An article co-authored by Dr. Wouter Hoff of the OSU Department of Microbiology and Molecular Genetics was recently published in Nature’s Scientific Reports, a prestigious journal that focuses on advancements in the natural and clinical sciences. Hoff’s research on extreme halophiles—bacteria that thrive in high-salt environments—led to the discovery that certain bacteria are able to switch osmoprotectant strategies.
Osmoprotectant strategies, Hoff explained, are the way that cells adapt to keep from bursting or shriveling up due to molecular imbalances and differing water concentrations inside and outside the cell. For bacteria in extremely salty situations, Hoff said there are two ways to cope: “The glycine betaine strategy and the potassium chloride strategy.”
“What cells do is effectively make the water concentration inside the cell lower by accumulating or producing small molecules,” Hoff said. Some halophiles accumulate potassium chloride from their environment to protect themselves, while others produce glycine betaine—an amino acid derivative—to survive.
“In the past it was thought that an organism was dedicated: either you're a halophile that does the potassium chloride trick or you’re a halophile that does the glycine betaine trick,” Hoff said. “But what was new and exciting in our paper was that we found an organism that can switch between these two strategies.”
“For example,” Hoff said, “depending on what salty lake the bacterium finds itself in, it can adapt. If the lake it’s in happens to have enough potassium in it, in addition to sodium chloride, it will accumulate potassium chloride and it will be osmoprotected. If it happens to fall in a lake where there is very little potassium, OK, no problem. Then it will use the glycine betaine strategy. We call that an osmoprotectant switch.”
Hoff, who has a Ph.D. in microbiology and chemistry from the University of Amsterdam, said his research is usually focused on photoreceptors, or “proteins that allow bacteria to detect light,” so discovering a osmoprotectant switch capability in extreme halophiles was “kind of by accident.” He explained that it was by reflecting on his postdoctoral advisor’s work on photoreceptors in extremely salt-loving halophilic bacteria that he saw “subtle clues” to his latest published research.
Although the results of Hoff’s research cannot be directly applied yet, “applications are not what I'm directly aiming for,” he said. As opposed to applied research that is focused on specific answers to specific problems, Hoff’s research is fundamental, or about discovering the scientific foundations of how things work. “What I'm aiming for is trying to get answers to the most fundamental questions I can think of. The history of science indicates that it's virtually impossible to predict which research will lead to the biggest impacts.”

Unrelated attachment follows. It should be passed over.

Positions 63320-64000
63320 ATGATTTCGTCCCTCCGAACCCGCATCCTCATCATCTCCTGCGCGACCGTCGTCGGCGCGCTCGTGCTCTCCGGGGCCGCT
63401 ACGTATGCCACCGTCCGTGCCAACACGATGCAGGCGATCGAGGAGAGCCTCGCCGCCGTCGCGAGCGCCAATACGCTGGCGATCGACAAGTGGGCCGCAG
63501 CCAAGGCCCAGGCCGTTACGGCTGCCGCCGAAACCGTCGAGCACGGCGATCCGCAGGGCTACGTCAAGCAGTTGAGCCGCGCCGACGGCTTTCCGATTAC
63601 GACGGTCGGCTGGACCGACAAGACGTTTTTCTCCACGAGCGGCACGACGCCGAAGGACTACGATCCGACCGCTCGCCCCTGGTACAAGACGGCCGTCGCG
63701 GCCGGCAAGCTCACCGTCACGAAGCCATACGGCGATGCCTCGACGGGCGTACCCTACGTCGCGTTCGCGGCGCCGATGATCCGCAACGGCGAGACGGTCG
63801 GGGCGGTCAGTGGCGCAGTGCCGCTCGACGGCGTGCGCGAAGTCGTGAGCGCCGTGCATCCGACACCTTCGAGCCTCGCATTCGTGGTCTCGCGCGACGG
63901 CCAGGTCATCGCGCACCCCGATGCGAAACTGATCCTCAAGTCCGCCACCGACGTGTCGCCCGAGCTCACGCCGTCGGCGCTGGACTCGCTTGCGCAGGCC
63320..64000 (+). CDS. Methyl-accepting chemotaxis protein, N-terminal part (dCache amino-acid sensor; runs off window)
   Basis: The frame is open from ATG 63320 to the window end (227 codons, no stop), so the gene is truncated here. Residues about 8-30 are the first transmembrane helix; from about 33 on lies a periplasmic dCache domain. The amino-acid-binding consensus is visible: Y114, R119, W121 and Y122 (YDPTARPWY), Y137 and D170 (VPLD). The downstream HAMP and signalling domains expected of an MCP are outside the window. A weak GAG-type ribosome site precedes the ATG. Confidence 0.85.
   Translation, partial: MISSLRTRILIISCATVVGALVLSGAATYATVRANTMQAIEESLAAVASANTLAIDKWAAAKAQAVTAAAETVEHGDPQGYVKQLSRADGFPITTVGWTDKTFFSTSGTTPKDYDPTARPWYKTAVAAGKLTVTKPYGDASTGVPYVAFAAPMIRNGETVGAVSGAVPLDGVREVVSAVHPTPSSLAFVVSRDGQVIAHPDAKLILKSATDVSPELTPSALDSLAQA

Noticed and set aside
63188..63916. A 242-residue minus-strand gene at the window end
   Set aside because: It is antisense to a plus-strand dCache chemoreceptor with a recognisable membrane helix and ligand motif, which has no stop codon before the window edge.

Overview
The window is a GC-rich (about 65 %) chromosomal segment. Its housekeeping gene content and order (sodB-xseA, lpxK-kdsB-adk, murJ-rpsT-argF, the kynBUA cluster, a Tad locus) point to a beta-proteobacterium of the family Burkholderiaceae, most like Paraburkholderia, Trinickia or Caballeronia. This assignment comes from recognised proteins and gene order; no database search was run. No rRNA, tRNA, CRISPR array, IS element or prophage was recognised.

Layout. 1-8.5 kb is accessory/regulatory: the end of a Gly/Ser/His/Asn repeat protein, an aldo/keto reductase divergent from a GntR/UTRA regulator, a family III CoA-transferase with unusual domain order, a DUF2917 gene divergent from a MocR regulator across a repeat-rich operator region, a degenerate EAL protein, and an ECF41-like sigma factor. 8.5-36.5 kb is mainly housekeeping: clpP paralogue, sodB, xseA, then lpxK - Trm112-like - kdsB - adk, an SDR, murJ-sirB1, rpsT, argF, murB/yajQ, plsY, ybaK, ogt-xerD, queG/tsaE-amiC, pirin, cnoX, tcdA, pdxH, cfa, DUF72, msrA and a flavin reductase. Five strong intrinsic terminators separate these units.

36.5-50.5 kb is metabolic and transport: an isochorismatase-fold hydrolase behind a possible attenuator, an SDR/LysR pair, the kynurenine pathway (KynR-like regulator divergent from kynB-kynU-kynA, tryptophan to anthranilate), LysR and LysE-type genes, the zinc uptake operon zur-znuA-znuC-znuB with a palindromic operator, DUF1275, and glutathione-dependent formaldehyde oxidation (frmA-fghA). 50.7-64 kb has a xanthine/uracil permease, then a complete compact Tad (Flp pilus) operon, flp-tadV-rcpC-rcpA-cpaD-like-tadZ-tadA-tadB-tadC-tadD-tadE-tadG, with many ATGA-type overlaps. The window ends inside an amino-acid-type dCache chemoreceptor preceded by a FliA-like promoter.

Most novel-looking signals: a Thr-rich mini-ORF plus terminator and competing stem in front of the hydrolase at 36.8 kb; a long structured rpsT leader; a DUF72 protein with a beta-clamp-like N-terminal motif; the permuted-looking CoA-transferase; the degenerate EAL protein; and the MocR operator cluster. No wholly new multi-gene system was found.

A fellow professor in the Department of Microbiology and Molecular Genetics, Dr. Noha Youssef, added that it’s through studying the DNA (or genome) of a microorganism that we learn everything it is and everything it can do. “Newer technologies now allow you to do this even when you are not able to grow the bacterium in the lab on a Petri dish,” Youssef said. “You can only imagine the amount of knowledge and power this gives you. New antibiotics, new environmental and ecological roles and new enzymes are just a few examples, but the possibilities are endless.”
Dr. Tyrrell Conway, head of the Department of Microbiology and Molecular Genetics, echoed Hoff’s and Youssef’s points about studying the micro side of science. “It is important to understand how extant microorganisms live in extreme environments because billions of years ago life had to tolerate very harsh conditions,” Conway said. “Each time we learn something new about something potentially very old, we are looking into the natural history of our planet.”
Although Hoff prefers to conduct fundamental research, he also understands the need to fund and perform applied scientific research as well.
“One can look at it as a stock portfolio,” Hoff said. “Applied research is more in the category of low risk, low return. And fundamental research is in the category of high risk, high return. You want to have both in your portfolio.”
When not conducting his fundamental research of choice, Hoff is in the classroom teaching students to pursue a lifetime of learning through critical thinking.
“In my teaching, I place more and more value on intellectual tools,” Hoff said. “Students are presented with all this knowledge, information on how to calculate things and how to answer difficult questions, but what are their intellectual tools for deciding if a scientific statement is worth holding onto, and which statements are suspicious?”
“I'm giving them homework for the rest of their lives,” Hoff continued. “They will forever search for if things are consistent. It's reasonable to think that most of the stuff in that impressive textbook falls into the incomplete category. It's not necessarily wrong, but a lot of it is incomplete. Having these intellectual tools are of tremendous value, both in science and in any other aspect of life.”
Read Hoff’s recent journal article on extreme halophiles at www.nature.com/articles/s41598-020-59231-9.